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          Cyclosporin A inhibits the replication of diverse coronaviruses.

          Low micromolar, non-cytotoxic concentrations of cyclosporin A (CsA) strongly affected the replication of severe acute respiratory syndrome coronavirus (SARS-CoV), human coronavirus 229E and mouse hepatitis virus in cell culture, as was evident from the strong inhibition of GFP reporter gene expression and a reduction of up to 4 logs in progeny titres. Upon high-multiplicity infection, CsA treatment rendered SARS-CoV RNA and protein synthesis almost undetectable, suggesting an early block in replication. siRNA-mediated knockdown of the expression of the prominent CsA targets cyclophilin A and B did not affect SARS-CoV replication, suggesting either that these specific cyclophilin family members are dispensable or that the reduced expression levels suffice to support replication.

            Author and article information

            Kidney Int
            Kidney Int
            Kidney International
            Published by Elsevier, Inc., on behalf of the International Society of Nephrology.
            4 June 2020
            4 June 2020
            [1 ]Transplant Center, University Hospital Munich, Ludwig-Maximilians-University (LMU), Munich, Germany
            [2 ]Department of General, Visceral, and Transplant Surgery, University Hospital Munich, Ludwig-Maximilians-University (LMU), Munich, Germany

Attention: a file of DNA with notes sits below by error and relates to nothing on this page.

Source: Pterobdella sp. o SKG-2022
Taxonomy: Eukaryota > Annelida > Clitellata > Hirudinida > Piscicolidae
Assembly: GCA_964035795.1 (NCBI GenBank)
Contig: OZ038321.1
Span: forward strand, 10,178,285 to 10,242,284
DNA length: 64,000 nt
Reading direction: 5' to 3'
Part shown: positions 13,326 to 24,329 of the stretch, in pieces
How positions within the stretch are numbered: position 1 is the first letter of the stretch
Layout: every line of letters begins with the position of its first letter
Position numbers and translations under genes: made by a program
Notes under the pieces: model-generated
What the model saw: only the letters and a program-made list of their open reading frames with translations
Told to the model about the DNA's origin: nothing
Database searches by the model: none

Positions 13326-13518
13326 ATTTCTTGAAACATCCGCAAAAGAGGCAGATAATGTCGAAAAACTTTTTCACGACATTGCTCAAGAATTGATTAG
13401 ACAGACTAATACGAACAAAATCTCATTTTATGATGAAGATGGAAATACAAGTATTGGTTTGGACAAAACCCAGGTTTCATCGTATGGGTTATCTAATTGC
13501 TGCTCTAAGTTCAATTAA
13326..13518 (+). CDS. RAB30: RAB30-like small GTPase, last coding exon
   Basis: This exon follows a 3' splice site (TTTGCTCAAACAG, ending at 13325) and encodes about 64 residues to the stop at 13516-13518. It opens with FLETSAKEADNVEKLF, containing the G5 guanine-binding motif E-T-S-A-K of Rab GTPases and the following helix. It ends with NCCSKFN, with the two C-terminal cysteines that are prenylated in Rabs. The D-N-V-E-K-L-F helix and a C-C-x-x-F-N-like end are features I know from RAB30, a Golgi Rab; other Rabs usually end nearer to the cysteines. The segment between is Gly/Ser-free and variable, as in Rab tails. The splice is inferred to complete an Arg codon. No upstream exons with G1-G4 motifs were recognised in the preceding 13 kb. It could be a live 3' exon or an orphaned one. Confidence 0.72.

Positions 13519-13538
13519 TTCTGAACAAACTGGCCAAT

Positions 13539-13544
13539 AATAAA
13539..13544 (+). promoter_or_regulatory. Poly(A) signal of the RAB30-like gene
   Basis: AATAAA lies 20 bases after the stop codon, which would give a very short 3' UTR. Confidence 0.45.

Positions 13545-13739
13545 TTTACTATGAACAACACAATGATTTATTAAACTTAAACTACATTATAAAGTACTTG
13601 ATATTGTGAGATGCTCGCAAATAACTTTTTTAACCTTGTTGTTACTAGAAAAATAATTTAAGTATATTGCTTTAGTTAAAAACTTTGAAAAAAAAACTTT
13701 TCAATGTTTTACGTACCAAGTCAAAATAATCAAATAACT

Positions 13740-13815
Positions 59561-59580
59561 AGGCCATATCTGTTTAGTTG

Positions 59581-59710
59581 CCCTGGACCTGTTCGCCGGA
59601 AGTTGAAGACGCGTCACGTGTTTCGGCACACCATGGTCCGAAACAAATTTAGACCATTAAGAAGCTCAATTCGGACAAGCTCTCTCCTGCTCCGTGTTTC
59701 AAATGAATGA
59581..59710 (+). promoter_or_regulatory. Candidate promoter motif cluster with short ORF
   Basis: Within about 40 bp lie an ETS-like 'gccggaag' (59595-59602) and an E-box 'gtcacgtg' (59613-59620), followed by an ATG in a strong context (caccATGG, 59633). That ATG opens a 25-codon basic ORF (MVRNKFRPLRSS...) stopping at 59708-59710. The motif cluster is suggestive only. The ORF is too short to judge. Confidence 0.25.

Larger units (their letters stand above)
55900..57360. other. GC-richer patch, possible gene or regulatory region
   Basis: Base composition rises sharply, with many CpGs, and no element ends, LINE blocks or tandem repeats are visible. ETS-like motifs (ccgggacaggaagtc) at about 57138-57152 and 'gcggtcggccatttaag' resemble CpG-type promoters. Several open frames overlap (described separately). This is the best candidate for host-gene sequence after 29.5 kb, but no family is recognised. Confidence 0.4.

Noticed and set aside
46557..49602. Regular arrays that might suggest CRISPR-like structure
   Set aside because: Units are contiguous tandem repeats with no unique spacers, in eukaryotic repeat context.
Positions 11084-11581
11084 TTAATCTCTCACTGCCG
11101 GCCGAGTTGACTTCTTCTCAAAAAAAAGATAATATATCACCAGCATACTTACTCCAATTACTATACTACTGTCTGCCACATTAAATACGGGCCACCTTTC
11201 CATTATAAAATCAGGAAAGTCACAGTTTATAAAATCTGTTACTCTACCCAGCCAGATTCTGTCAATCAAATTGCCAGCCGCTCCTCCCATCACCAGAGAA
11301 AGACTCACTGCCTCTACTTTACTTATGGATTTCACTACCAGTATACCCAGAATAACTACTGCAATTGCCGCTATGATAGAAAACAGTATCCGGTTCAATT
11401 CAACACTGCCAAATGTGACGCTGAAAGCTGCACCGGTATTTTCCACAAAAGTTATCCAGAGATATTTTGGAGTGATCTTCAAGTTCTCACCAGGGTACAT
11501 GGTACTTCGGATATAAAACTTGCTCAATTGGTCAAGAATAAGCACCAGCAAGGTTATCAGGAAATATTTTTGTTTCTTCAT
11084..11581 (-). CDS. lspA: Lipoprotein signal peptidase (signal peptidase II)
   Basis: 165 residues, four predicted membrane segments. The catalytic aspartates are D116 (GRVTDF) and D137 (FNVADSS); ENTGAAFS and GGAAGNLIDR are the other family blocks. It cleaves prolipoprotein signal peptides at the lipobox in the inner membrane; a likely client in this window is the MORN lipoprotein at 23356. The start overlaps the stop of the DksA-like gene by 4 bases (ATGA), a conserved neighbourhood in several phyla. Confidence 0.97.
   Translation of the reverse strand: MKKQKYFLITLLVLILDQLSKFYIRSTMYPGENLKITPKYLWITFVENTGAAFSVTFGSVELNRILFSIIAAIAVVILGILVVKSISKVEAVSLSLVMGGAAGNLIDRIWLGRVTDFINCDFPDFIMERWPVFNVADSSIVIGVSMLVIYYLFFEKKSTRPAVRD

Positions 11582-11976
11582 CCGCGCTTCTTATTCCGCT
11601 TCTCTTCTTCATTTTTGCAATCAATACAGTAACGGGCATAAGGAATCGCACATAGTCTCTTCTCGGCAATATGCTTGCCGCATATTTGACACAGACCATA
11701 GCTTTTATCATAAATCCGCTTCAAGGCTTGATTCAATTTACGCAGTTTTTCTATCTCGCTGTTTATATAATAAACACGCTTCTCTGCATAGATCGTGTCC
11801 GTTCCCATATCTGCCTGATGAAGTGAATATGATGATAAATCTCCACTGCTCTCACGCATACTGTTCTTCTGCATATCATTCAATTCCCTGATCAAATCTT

[3 ]Nephrology Division, Medizinische Klinik und Poliklinik IV, University Hospital Munich, Ludwig-Maximilians-University (LMU), Munich, Germany
            Author notes
            []Correspondence: Dr. Stephan Kemmner Transplantationszentrum München, Klinikumder Universität München, Marchioninistraße 15, 81377 München, Germany stephan.kemmner@
            © 2020 Published by Elsevier, Inc., on behalf of the International Society of Nephrology.

            Since January 2020 Elsevier has created a COVID-19 resource centre with free information in English and Mandarin on the novel coronavirus COVID-19. The COVID-19 resource centre is hosted on Elsevier Connect, the company's public news and information website. Elsevier hereby grants permission to make all its COVID-19-related research that is available on the COVID-19 resource centre - including this research content - immediately available in PubMed Central and other publicly funded repositories, such as the WHO COVID database with rights for unrestricted research re-use and analyses in any form or by any means with acknowledgement of the original source. These permissions are granted for free by Elsevier for as long as the COVID-19 resource centre remains active.